This class is designed for upper-division students in the physical, biological, social, health and engineering sciences interested in science communication. It combines findings from research into information processing with best practices in media production to build student competency in communicating about science, scientific discoveries and the scientific process to general audiences through various media, as well as more specific audiences, such as funding organizations and policymakers. Students end the semester by producing a piece of science communication for a course-created website. Prerequisite: Junior or senior status (60+hours). F.
COMM 374. Principles of Strategic Communication. 3 Credits.
This course introduces the fundamental theories, concepts, and applications of strategic communication to critically analyze its social influence and meet organizational goals. F.
COMM 394. Individual Projects and Readings. 1-6 Credits.
Individual projects or directed study related to topics, issues, or activities in communication studies. A maximum total of 6 credits from COMM 329, 394, and 497 may be counted toward the 125 credits required for a degree. Prerequisite: Consent of Instructor. Repeatable to 6 credits. F,S.
COMM 401. Organizational Communication. 3 Credits.
Analysis of communication behavior in formally structured relationships as it relates to the organization and to individuals. Special attention given to organizational style, status, trust and conflict-management. Informal communication networks and rumoring are studied. S.
COMM 402. Intercultural/International Communication. 3 Credits.
This course will provide an overview of the study of intercultural and international communication. Topics addressed will include: history, literature, and culture of specific groups including racial, religious, and ethnic issues that affect communication patterns and outcomes. S.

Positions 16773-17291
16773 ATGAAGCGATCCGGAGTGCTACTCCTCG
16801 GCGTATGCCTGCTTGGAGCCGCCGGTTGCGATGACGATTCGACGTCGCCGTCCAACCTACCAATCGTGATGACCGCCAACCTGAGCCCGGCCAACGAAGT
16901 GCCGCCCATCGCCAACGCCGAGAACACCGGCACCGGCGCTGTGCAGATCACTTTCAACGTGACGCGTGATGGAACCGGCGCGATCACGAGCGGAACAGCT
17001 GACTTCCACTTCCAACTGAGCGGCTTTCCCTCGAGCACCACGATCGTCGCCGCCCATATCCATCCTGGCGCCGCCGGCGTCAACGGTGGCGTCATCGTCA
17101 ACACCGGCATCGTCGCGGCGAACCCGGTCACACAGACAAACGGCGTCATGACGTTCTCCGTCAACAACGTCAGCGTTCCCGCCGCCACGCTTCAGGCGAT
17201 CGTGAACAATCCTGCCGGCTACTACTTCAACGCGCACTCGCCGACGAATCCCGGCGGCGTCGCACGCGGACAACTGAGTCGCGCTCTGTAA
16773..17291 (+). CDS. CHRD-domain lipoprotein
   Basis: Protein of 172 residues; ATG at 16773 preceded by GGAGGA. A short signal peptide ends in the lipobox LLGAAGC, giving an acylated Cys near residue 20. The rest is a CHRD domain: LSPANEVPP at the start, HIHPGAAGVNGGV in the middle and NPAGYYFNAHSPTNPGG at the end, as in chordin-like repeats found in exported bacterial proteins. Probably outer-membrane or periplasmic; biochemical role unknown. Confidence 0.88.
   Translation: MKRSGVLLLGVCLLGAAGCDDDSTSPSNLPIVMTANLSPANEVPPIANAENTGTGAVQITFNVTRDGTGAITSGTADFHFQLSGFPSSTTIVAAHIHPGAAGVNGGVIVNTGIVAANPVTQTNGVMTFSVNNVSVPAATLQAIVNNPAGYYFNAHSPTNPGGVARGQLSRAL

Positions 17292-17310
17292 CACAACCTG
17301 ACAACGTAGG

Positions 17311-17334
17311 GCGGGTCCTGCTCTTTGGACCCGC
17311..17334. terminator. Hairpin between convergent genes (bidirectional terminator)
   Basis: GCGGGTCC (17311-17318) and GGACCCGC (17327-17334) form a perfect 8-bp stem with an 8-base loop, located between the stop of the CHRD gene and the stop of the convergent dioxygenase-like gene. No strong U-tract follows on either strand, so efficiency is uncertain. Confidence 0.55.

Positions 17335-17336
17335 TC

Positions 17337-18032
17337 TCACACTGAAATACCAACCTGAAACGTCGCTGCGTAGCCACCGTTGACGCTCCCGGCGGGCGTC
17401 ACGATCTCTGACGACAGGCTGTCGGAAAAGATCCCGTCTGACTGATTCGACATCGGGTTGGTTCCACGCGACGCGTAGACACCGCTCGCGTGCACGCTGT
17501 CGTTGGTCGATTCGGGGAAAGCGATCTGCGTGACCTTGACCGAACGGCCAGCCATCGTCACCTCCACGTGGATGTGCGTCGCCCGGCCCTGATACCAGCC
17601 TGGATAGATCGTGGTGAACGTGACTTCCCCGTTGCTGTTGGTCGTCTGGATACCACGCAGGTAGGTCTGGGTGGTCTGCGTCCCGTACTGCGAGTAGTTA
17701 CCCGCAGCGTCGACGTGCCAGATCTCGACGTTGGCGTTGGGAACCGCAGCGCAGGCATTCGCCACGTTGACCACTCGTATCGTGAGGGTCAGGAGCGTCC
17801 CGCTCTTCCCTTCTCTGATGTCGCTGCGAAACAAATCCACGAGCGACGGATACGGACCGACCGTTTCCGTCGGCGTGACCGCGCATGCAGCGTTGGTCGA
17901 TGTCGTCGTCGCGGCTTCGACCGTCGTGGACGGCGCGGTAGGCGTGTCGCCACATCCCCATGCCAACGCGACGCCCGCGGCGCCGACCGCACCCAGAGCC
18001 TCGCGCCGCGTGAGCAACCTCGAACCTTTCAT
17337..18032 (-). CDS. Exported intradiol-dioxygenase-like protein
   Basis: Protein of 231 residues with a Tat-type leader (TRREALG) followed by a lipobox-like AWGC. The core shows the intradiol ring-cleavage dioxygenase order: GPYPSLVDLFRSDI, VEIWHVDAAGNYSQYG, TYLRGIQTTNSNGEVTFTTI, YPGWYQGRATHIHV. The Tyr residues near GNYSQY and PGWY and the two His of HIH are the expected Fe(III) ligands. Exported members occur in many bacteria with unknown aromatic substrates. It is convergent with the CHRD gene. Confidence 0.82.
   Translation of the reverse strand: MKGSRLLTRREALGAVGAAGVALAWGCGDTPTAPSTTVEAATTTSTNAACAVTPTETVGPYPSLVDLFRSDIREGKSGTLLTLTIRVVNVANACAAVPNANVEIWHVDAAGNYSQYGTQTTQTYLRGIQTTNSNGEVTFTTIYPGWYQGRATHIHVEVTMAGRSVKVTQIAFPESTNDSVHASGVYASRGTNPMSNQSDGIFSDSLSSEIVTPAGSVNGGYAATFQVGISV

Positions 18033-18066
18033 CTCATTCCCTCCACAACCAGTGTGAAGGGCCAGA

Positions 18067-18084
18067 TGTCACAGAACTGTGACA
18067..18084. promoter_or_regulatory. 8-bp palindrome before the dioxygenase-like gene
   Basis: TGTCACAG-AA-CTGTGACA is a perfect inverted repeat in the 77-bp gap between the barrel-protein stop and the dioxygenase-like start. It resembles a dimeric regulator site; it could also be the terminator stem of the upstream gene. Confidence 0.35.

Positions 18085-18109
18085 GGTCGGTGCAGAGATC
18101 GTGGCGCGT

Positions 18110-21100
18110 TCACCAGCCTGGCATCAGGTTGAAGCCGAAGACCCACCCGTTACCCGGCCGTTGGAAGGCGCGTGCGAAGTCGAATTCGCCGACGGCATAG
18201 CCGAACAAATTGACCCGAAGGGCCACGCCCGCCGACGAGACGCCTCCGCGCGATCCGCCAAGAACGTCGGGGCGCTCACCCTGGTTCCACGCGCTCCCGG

COMM 404. Advertising and Society. 3 Credits.
Examines and evaluates the social, ethical and economic aspects of advertising. Attention is given to appraising the effects of advertising on the consumer and competition. F.
COMM 405. Social Implications of the Information Society. 3 Credits.
Considers and evaluates different perspectives on the information society, ranging from humanistic and Neomarxist critiques to the optimistic scenarios of some futurists. Examines the implications of new means of creating, storing, manipulating and disseminating information. Discussion of whether or not the potential benefits will be realized. S.
COMM 410. Research Methods in Communication. 3 Credits.
Introduction to methodologies of historical, descriptive, and experimental research with attention to interpreting research results, selecting research designs and conducting communication research projects. Prerequisites: COMM 102, COMM 103, COMM 110, COMM 200 and at least 75 credits completed. F,S.
COMM 414. Media Law and Ethics. 3 Credits.
This course introduces students to the contemporary legal and regulatory environment for media. The philosophical and historical background, and the development and court interpretations of the First Amendment are examined, along with the theories of libel law, right to privacy, copyright protection, access to information, and advertising and broadcast regulation. The ethical principles that guide media communication practices are explored with a particular attention to the concepts of public trust and public interest. S.
COMM 428. Media History. 3 Credits.
Origins and evolution of human communication, mass media and related technological innovations. Addresses mass media's historical influence on social , political and economic change, as well as on maintaining the status quo. S.